Pine Hearts is a narrative adventure game developed by Hyper Luminal Games and published by Little Nook. You play as Tyke on an adventure to hike a mountain while piecing together his motives for this climb. Bring the tissues for this one!

I typically begin a review by explaining the story. However, given that Pine Hearts is narrative-based, most of what I could say would be spoilers. As the game description says, “It tells a story of the loss of a family member with tenderness and care.” It takes you on an emotional ride with quirky characters and cozy aesthetics. The main goal is to get up the mountain, but the park ranger won’t let you through until you’re well prepared. Thus, your adventure begins.

As you play through Pine Hearts, you’ll piece the story together yourself by rediscovering memories. Tyke has been here before, he just needs some help reminiscing. To unlock these memories, you’ll find tear drops across the open world map. You’ll need a total of 1,300 drops to unlock all five memories. Needless to say, it’s a short adventure. I got through the game within a handful of hours, but it was worth every moment.

But how do you get the tear drops? That’s where the gameplay comes in. First, tear drops are scattered about generously. All you need to do is explore the world and you’ll find them waiting for you. You’ll also earn drops by completing quests for NPCs. Some of these quests will get you exploring the world and simply give you 50-100 tears. Other quests will allow you to further explore the world by getting the tools you need.

For example, you’ll need a hammer and a shovel, just to name a couple. You’ll find the shovel as part of a quest and get to keep it, which will help you with other quests down the road. Despite its cozy vibes, Pine Hearts will keep the quests coming, so there’s never a dull moment. Sometimes, you’ll have multiple quests at once, especially if you talk to everyone you pass.

The world is open with a handful of major areas to explore, each with subareas. You’ll explore a couple of caves, beaches, and even a castle. There are no levels, game modes, timers, or the like; you can go through the game at your own pace. Some quests will involve a mini-game (such as lawn mowing) or a puzzle (such as connecting gears together to trigger a gate mechanism), but none of it is too difficult or head-scratching.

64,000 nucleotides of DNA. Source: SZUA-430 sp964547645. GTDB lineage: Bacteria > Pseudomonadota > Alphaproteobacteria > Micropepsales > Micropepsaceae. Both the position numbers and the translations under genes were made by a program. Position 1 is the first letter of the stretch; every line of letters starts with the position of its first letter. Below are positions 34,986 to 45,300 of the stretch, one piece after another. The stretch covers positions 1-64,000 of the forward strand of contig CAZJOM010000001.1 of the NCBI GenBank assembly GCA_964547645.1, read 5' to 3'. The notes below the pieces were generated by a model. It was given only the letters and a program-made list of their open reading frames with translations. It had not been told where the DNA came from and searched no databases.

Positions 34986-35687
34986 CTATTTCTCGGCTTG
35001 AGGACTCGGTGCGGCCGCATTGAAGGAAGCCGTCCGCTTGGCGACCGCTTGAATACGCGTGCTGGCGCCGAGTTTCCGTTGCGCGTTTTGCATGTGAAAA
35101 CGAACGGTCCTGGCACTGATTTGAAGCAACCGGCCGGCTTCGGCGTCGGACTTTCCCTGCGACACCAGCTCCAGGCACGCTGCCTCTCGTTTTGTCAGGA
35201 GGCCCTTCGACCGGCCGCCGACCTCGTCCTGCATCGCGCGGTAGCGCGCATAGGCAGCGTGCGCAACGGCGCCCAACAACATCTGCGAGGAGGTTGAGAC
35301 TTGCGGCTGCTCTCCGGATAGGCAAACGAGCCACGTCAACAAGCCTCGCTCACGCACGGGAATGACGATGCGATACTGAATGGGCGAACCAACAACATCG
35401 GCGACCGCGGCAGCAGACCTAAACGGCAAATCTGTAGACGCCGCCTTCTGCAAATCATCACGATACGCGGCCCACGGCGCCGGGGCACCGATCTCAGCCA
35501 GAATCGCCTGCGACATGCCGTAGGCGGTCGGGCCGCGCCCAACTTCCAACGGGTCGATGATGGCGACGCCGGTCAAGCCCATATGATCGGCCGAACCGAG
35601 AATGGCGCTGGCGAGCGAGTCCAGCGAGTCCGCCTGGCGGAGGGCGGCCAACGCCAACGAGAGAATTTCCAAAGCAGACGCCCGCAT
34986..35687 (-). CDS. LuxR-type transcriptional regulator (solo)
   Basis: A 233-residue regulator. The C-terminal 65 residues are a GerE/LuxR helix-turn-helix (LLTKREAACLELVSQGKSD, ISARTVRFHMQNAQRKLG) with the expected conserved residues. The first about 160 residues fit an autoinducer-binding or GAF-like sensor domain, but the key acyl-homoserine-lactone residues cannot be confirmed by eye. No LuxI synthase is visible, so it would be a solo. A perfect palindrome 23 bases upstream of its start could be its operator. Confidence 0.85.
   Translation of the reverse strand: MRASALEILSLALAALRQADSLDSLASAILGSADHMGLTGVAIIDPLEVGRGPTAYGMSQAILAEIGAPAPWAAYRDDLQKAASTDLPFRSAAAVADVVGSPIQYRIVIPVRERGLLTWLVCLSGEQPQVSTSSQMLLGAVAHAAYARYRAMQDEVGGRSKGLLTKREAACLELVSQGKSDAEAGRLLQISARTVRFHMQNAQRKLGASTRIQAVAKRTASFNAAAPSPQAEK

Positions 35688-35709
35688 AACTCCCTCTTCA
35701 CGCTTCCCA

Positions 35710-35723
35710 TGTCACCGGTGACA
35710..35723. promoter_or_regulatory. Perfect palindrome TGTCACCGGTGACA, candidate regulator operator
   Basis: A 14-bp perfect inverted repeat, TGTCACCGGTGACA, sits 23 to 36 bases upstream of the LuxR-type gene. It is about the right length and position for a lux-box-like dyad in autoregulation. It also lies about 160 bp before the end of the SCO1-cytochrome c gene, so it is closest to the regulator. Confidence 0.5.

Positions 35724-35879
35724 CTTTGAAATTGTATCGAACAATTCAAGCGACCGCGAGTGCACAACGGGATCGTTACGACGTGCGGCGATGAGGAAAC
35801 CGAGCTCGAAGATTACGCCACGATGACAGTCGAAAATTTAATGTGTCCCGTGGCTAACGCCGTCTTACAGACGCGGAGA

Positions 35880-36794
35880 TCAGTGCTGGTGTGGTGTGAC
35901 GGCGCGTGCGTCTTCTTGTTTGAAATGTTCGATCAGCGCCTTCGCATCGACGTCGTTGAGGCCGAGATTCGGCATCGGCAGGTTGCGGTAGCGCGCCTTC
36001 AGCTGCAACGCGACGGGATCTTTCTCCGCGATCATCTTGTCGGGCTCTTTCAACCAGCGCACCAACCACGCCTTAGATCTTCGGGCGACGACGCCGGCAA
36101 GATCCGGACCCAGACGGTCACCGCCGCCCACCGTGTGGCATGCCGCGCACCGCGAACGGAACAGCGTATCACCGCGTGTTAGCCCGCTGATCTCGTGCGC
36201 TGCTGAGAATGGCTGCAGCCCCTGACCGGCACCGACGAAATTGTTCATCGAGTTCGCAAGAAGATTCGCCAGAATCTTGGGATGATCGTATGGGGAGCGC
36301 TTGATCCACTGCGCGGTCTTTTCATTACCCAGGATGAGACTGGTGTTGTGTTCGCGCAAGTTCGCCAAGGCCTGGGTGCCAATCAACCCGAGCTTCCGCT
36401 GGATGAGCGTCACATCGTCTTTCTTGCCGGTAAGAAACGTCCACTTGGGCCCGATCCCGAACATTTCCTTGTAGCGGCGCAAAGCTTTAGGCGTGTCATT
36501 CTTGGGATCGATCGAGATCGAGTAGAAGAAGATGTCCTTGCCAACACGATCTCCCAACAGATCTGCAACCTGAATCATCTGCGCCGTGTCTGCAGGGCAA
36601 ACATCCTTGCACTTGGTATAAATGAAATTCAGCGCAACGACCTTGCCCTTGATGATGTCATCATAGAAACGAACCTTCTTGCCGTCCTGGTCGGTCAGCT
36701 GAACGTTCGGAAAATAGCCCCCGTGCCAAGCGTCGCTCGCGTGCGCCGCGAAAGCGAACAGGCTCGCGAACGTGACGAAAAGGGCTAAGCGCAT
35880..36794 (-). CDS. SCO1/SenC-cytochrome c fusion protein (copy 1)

The controls are simple, too. To break a rock or leap over a cliff, you simply press A. Sometimes, you’ll need to move the L-stick in a certain direction. The default option is to use timed button presses, but I turned that off. It was fine and worked well, but I preferred to play through the game as simply as possible.

Once you have enough tears, you’ll unlock a memory and get to watch it. You’ll have some control over Tyke during these short sequences, but there’s minimal gameplay. Again, I won’t go into detail because of spoilers. However, unlocking these memories will also remind Tyke of a skill he used to have, such as leaping over chasms or creating bridges by pushing a tree over. These skills will allow access to other parts of the map and create shortcuts.

By the time I had unlocked the final skill, I still needed about 75 more tears to get the final memory, thus gaining access to the mountain. I was able to backtrack through the map and go through the areas again without the pressure of quests. I could take in the scenery while keeping an eye out for places I missed or couldn’t access before.

When the final memory was unlocked, I had access to go up the mountain. I cried. A lot. I think Tyke kept it together better than I did. I won’t say much else; you’ll have to experience this game for yourself.

The only downside to Pine Hearts was that there were a few glitches. At one point, Tyke got stuck walking in place, and the only way for me to fix it was to exit to the Switch homepage. Also (and this is more of a personal preference), I would have liked to save the game whenever I wanted. It autosaved often enough, but I would have liked more control over when and where it saved, especially since the game would freeze or lag at each autosave. Otherwise, my entire experience was smooth and relaxing, with lullaby-like music playing in the background.

Overall, Pine Hearts is a short and (bitter)sweet title. If you’re looking for a new cozy adventure that tells an amazing story in a sensitive manner, then certainly give this one a go. You won’t be disappointed. (And yes, you can pet the dog!)